It’s been a long few weeks. This morning, as I watched my daughter walk down the street to high school, I felt the tears well up. It seem like only moments ago, we were holding hands, walking to her preschool and my parenting classes while she bounced up and down off the curb chatting away. Time. Sometimes it seems endless, like a languid, humid summer. And suddenly, it’s autumn.
I packed a whole summer of experiences in the last few weeks. I went to the Minnesota State Fair for the first and last time in my life. I boated down the St. Croix with a friend who has known me for over 30 years. I did the absolute worst interview in my life, which gave me insomnia and crushed my ego into dust. I tried to register voters (the least popular table at a school open house) and wrote pithy comments on a zillion ACLU voter postcards. I frequented bookstores and often fell asleep in my reading chair, book in hand.
I’m a slow processor. It’s taken me a couple of weeks to superglue the pieces of my fragile ego together, after interviewing for a vacant city council seat. There were mitigating factors – it was more like a military board, where there was a prescribed set of questions, no interaction, and a bunch of white guys staring at me grim-faced. 30 years ago, I would have probably aced it. Too many years of learning how to develop rapport and human connection had me little prepared to be interviewed by a room of stenographers, who were literally writing down and grading my answers as I spoke.
I drove away from city hall with the Talking Heads playing in my brain “How did I get here?” I’d tried to prepare for this interview in the way I try to prepare for everything. But I was not prepared to feel simultaneously angry and embarrassed that I had pushed myself to do this thing my heart wasn’t really in – that I’d allowed my ego to speak louder than my gut.
It’s hard to come back from failure and mistakes. But I am my own Spin Master. And my efforts to be an activist, to be engaged in politics, had taken over a good portion of my life. I’d been getting progressively miserable over the last couple of years and while the President would be delighted to take credit for this, as he does all things, I’m not giving it to him. Because we are, no matter what the state of the world, ultimately responsible for the state of our selves. It’s easy to shelve that responsibility when larger causes are on the horizon and to become a mini-martyr in the course of things.
There is an argument that to make a difference, you have to put some real skin in the game. We see the costs throughout history – those who died and suffered or the famous humans who ignored their children, cheated on their spouses, had secret fetishes and addictions of every ilk, yet who made a difference, who went down in history for the one thing that they did really well, whatever it was. But that’s not the path for most of us.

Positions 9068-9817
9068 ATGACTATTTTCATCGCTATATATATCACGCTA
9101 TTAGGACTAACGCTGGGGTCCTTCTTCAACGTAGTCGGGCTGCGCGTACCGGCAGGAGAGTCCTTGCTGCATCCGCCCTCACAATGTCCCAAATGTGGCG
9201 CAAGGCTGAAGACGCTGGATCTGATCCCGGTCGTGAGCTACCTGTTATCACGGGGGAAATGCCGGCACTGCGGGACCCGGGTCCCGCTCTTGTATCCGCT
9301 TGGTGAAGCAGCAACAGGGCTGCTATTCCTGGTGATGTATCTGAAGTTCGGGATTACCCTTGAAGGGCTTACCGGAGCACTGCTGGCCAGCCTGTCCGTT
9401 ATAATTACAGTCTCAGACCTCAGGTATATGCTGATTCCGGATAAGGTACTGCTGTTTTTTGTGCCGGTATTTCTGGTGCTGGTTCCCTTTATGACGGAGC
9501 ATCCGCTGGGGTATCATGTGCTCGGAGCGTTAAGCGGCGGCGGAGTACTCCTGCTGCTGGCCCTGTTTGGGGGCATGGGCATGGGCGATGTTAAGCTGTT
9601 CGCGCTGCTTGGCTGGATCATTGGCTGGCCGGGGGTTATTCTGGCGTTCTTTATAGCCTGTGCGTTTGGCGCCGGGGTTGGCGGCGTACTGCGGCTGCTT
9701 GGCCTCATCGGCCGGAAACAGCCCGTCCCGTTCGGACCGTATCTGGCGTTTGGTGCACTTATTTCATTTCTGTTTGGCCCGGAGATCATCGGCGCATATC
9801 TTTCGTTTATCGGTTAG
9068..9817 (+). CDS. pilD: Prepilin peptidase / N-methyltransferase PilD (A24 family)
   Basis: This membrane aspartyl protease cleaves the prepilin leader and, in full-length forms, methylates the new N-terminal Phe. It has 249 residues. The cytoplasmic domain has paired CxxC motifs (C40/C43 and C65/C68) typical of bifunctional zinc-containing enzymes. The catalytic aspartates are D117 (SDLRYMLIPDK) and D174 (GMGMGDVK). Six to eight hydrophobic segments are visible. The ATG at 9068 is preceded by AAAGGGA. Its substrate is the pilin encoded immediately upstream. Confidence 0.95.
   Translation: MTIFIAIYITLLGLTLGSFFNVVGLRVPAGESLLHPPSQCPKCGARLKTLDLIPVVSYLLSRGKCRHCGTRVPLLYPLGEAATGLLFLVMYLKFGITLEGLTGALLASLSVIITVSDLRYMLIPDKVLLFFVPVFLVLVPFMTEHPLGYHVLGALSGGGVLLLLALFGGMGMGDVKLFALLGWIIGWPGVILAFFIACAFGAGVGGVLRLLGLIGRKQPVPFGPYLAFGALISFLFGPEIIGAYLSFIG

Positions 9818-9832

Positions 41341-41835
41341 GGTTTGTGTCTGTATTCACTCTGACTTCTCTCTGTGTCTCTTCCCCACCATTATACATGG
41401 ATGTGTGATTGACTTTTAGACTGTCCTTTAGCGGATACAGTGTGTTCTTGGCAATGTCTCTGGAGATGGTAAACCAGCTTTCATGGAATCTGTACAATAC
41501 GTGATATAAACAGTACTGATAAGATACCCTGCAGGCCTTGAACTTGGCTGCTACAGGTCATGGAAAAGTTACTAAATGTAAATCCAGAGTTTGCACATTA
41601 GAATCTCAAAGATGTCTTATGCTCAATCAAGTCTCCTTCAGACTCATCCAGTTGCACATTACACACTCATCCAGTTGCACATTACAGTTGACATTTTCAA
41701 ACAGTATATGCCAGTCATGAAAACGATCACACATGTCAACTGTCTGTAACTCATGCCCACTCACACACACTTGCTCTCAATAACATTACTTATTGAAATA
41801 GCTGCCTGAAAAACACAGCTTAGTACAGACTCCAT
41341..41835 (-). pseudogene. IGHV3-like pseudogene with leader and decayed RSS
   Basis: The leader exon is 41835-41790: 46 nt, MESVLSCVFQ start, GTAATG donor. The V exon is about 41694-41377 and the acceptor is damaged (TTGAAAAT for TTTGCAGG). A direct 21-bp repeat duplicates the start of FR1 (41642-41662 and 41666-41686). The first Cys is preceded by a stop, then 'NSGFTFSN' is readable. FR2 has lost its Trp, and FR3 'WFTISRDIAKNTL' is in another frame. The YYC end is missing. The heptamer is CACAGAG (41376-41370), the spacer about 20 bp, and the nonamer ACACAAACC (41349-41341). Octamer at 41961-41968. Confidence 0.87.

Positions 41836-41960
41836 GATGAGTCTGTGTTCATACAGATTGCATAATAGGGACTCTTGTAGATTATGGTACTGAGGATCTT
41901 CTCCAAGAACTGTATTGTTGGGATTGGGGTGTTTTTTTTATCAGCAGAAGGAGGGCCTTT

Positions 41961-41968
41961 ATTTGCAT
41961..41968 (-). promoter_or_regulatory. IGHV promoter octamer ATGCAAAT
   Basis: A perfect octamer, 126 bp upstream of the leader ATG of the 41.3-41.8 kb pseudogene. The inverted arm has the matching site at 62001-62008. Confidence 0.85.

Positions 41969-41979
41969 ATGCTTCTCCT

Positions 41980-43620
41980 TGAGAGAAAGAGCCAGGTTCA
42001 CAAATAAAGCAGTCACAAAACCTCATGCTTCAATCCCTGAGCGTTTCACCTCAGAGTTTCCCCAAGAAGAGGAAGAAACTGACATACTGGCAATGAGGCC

I remember being very irritated by something Brené Brown wrote in her book, Rising Strong. “The ego has a shame-based fear of being ordinary.” She went on to say that this was how she defined narcissism. Nobody wants to think of themselves as being narcissistic, albeit there is a huge difference in degree. But some of us, most of us, are quite ordinary. We’re not building bridges, curing illnesses, climbing whatever tall things we can find. Most of us will never write literature that will be read into the next century or be called the greatest anything (except by those we love, on t-shirts and coffee mugs).
I’m at the age where I know who I am – that I will never enjoy huge crowds of people, I am prone to/revel in saying the wrong thing when I’m irritated, I am never in the moment more than when I am writing, I need shitloads of solitude, I adore my family, and I want to perpetually learn. But then there is my ego. Martyrdom? Sign me up. Hard labor? Tell me where to dig. Endless devotion? Here – have an organ. These are not sacrifices for me. This is business-as-usual, not altruism.
Despite all the jokes about men and their vehicles and overcompensation, I’ve realized that I have my own Hummvee – doing good in order to make up for not feeling good enough. This is ego. This is thinking that it be critically important I be seen as being good – that appearances are more important than the infrastructure. I let my ego take me to a place where I would not thrive, because it sounded important. More than ordinary.
It’s been a messy, messy epiphany – one that I’ve experienced before in varying degrees, but at this stage in life, it really needs to stick. The outcome is that I’ve put some limits on activism and volunteerism and I’m working to change my time to reflect activities that feed me. I joined a local writers’ group, pulled out the many unfinished writing projects, and am getting down to the business of being ordinary.
That’s how I wrapped up my summer. How was yours?